select(name, type_primary, type_secondary, height, weight,
evolution) %>%
kable(digits = 2)
name type_primary type_secondary height weight evolution
Bulbasaur Grass Poison 0.7 6.9 0
Ivysaur Grass Poison 1.0 13.0 1
Venusaur Grass Poison 2.0 100.0 2
Charmander Fire 0.6 8.5 0
Charmeleon Fire 1.1 19.0 1
Charizard Fire Flying 1.7 90.5 2
Squirtle Water 0.5 9.0 0
Wartortle Water 1.0 22.5 1
Blastoise Water 1.6 85.5 2
Caterpie Bug 0.3 2.9 0

Pokémon have different types (e.g., grass, fire, water), a height, some weight, and they are of a particular evolutionary stage (0, 1, or 2). This last variable refers to a Pokémon’s ability to evolve and when they do, they tend to become bigger and more powerful.

Let’s say that we are interested in understanding the weight of different Pokémon. Below I have plotted the weight of the first 25 Pokémon, from Bulbasaur to Pikachu.

ggplot(pokemon25, aes(x = reorder(name, pokedex), y = weight)) +
geom_bar(stat = "identity", fill = green) +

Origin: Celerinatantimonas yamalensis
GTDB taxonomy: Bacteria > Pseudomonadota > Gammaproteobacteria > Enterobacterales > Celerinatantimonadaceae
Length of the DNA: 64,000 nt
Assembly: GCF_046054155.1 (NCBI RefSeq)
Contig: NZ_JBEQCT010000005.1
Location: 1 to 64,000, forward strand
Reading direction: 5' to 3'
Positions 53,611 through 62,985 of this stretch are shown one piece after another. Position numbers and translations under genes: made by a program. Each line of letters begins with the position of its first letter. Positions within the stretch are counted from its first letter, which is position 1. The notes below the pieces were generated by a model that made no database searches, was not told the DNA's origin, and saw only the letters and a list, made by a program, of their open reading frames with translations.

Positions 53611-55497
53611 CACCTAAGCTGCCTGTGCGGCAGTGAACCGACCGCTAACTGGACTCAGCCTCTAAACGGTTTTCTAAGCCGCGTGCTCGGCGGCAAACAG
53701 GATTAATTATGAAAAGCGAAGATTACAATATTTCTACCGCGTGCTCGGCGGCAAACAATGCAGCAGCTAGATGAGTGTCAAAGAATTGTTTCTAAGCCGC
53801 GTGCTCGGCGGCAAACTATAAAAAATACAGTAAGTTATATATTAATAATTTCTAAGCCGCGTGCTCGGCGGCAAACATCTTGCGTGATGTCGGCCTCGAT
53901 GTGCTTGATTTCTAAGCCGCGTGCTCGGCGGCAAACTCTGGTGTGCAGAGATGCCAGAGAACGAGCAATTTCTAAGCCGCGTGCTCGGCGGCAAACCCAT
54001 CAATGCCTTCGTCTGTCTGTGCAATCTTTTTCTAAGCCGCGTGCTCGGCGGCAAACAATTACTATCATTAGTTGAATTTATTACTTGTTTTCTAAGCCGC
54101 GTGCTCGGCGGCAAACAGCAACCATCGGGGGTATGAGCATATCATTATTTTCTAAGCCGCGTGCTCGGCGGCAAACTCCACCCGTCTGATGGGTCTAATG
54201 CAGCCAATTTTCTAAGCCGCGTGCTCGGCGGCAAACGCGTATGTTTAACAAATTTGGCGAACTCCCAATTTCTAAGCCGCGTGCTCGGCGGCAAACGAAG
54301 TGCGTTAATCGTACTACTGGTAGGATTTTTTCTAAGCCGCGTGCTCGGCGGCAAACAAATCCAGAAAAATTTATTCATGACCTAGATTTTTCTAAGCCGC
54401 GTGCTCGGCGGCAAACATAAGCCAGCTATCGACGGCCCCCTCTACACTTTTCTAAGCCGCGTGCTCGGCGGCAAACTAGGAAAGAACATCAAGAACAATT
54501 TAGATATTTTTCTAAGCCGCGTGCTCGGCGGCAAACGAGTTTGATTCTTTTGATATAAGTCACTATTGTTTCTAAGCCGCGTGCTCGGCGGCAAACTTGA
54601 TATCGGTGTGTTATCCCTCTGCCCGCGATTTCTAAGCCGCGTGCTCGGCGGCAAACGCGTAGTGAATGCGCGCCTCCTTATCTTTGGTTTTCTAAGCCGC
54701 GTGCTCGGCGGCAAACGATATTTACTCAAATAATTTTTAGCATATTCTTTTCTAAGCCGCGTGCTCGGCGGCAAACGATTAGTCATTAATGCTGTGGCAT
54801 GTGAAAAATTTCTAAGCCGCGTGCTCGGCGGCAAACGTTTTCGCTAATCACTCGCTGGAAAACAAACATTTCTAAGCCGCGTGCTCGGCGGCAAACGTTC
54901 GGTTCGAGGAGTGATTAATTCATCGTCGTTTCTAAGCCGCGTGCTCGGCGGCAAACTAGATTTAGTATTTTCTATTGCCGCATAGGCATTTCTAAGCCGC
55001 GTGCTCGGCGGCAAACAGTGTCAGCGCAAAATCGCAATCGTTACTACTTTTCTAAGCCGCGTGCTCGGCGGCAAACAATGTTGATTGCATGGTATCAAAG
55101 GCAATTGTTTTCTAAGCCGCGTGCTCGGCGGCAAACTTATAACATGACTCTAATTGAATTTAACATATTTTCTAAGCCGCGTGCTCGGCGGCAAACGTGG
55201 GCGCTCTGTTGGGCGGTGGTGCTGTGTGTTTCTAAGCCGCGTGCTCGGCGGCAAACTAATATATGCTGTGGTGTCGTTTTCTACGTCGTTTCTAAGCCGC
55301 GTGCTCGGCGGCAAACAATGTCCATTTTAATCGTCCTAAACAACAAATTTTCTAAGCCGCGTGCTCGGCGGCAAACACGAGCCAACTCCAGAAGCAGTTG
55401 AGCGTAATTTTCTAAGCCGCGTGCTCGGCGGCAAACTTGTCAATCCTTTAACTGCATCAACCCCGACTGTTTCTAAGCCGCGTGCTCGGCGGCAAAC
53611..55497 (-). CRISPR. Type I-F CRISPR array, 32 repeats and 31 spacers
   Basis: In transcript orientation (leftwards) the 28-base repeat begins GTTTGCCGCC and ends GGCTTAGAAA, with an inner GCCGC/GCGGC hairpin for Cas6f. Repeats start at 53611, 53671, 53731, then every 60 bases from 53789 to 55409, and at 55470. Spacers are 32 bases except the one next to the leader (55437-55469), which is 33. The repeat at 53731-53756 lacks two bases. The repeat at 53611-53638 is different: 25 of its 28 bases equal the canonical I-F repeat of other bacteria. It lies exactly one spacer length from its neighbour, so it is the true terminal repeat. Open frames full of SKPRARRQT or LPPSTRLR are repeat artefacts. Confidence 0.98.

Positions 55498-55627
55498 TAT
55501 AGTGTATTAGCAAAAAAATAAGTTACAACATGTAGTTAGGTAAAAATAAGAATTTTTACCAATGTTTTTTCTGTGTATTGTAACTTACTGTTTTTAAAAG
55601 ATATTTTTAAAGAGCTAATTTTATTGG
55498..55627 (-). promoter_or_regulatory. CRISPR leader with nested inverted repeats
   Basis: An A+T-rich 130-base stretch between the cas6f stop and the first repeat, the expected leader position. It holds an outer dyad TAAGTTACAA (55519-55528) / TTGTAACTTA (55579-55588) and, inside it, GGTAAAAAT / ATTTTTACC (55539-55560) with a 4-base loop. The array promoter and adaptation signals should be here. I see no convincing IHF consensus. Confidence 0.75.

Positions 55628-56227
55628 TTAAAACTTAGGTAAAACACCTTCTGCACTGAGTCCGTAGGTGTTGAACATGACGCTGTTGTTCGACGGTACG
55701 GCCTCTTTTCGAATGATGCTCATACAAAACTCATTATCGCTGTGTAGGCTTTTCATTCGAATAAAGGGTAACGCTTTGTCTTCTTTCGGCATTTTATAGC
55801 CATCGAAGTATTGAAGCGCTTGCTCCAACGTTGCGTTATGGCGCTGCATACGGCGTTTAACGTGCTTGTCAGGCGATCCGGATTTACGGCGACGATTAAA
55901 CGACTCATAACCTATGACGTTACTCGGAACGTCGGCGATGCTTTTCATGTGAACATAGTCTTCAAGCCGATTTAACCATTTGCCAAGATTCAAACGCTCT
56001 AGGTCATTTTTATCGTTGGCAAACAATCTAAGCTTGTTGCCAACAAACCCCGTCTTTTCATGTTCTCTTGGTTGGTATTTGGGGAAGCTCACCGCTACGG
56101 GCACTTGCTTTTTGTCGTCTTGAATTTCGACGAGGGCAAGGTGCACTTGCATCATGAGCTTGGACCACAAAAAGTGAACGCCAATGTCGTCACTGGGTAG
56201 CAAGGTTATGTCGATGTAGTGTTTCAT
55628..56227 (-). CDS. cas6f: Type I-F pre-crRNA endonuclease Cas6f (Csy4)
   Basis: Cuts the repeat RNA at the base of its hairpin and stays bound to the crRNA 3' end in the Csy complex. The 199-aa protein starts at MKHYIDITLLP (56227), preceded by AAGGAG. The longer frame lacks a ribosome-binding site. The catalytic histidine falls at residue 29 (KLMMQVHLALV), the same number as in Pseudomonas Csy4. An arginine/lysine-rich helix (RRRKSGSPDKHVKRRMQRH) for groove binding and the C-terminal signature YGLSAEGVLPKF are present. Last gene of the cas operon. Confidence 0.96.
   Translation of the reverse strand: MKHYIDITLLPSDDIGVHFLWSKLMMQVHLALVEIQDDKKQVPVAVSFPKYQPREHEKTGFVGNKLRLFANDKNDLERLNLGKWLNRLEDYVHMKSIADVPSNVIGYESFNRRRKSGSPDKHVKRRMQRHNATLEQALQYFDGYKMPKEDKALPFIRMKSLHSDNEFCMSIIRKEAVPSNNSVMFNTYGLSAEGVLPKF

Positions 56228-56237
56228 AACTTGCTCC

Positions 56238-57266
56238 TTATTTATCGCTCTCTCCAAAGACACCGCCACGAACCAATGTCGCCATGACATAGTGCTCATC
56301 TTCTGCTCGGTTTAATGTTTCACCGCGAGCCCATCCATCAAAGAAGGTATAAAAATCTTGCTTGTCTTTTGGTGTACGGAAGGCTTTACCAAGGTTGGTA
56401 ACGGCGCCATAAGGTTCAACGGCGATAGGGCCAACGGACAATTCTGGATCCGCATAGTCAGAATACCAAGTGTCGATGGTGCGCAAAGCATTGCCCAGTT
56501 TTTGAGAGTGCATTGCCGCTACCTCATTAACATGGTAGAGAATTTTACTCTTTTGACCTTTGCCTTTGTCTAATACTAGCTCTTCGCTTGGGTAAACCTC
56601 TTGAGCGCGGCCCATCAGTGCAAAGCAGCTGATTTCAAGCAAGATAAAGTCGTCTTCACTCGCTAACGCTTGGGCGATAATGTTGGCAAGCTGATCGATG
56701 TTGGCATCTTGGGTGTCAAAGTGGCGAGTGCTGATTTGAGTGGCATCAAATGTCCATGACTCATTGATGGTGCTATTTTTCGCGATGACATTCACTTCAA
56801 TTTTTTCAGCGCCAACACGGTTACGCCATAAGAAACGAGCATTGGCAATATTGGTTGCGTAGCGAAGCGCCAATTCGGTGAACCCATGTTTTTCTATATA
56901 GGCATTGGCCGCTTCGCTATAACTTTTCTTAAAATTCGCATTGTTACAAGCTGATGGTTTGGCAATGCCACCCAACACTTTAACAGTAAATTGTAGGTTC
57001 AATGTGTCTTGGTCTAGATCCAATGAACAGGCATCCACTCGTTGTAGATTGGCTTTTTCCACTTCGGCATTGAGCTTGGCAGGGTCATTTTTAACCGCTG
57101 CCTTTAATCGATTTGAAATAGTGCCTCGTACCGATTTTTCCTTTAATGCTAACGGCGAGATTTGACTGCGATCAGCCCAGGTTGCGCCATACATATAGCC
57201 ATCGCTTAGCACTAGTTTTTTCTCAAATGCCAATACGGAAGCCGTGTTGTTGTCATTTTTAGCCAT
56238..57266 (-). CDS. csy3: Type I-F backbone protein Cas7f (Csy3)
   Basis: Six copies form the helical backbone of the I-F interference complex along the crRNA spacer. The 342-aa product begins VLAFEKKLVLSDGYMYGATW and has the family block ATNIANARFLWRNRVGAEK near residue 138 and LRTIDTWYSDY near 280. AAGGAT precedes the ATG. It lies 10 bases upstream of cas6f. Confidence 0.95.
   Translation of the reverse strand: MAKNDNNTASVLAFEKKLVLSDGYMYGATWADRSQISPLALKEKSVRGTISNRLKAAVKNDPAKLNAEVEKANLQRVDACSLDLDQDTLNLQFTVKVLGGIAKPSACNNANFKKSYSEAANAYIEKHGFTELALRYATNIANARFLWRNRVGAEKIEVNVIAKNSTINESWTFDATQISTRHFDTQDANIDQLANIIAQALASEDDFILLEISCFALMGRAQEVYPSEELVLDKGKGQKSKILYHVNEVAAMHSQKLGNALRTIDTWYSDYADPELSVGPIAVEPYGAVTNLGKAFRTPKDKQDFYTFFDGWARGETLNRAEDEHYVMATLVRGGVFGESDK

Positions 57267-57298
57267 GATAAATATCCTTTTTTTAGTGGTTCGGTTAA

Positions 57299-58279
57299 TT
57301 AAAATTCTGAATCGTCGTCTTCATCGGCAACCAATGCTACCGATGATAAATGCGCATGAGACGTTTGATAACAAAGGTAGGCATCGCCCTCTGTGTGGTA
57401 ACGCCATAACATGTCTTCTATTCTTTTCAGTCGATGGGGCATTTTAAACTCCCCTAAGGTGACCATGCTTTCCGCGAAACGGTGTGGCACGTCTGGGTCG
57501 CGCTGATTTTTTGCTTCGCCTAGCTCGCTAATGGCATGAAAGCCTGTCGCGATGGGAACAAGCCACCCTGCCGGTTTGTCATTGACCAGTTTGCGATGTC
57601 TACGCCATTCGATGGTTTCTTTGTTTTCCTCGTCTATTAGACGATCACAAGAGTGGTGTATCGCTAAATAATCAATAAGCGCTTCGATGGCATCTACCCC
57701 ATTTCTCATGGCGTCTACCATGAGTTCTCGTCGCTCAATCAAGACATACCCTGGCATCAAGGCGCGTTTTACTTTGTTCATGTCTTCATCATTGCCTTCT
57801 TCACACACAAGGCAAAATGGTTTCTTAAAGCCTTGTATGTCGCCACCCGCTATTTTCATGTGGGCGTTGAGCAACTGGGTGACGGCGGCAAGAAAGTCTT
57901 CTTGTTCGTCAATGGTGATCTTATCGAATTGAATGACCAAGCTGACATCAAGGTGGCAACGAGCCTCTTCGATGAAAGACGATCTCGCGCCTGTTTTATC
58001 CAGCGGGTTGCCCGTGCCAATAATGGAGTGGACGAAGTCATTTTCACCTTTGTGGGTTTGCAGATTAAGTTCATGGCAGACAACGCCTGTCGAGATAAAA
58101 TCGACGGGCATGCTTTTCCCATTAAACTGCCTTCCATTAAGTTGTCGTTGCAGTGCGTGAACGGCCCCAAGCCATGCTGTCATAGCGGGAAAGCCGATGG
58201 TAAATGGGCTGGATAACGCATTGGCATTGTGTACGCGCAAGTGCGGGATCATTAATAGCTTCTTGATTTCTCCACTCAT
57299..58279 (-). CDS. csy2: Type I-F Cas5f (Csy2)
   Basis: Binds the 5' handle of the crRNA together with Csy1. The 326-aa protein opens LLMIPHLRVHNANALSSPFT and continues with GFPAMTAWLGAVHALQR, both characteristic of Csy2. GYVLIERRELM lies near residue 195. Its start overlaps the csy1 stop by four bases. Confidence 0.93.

labs(x = "", y = "Weight (kg)") +
theme(axis.text.x = element_text(angle = 45, hjust = 1)) We see that the lightest Pokémon is Pidgey, with a weight of 1.8 kg. The heaviest Pokémon is Venusaur, with a weight of 100 kg. The average weight is 26.14 kg.

## The simplest model

In order to understand the weights of different Pokémon, we need to come up with a statistical model. In a way, this can be considered a description problem. How can we best describe the different weights that we have observed? The simplest description is a single number. We can say that all Pokémon have a weight of say… 6 kg. In other words:

weight = 6 kg

Of course, this is just one among many possible models. Below I plot three different models, including our weight = 6 kg model.

ggplot(pokemon25, aes(x = reorder(name, pokedex), y = weight)) +
geom_bar(stat = "identity", fill = green) +
labs(x = "", y = "Weight (kg)") +
theme(axis.text.x = element_text(angle = 45, hjust = 1)) +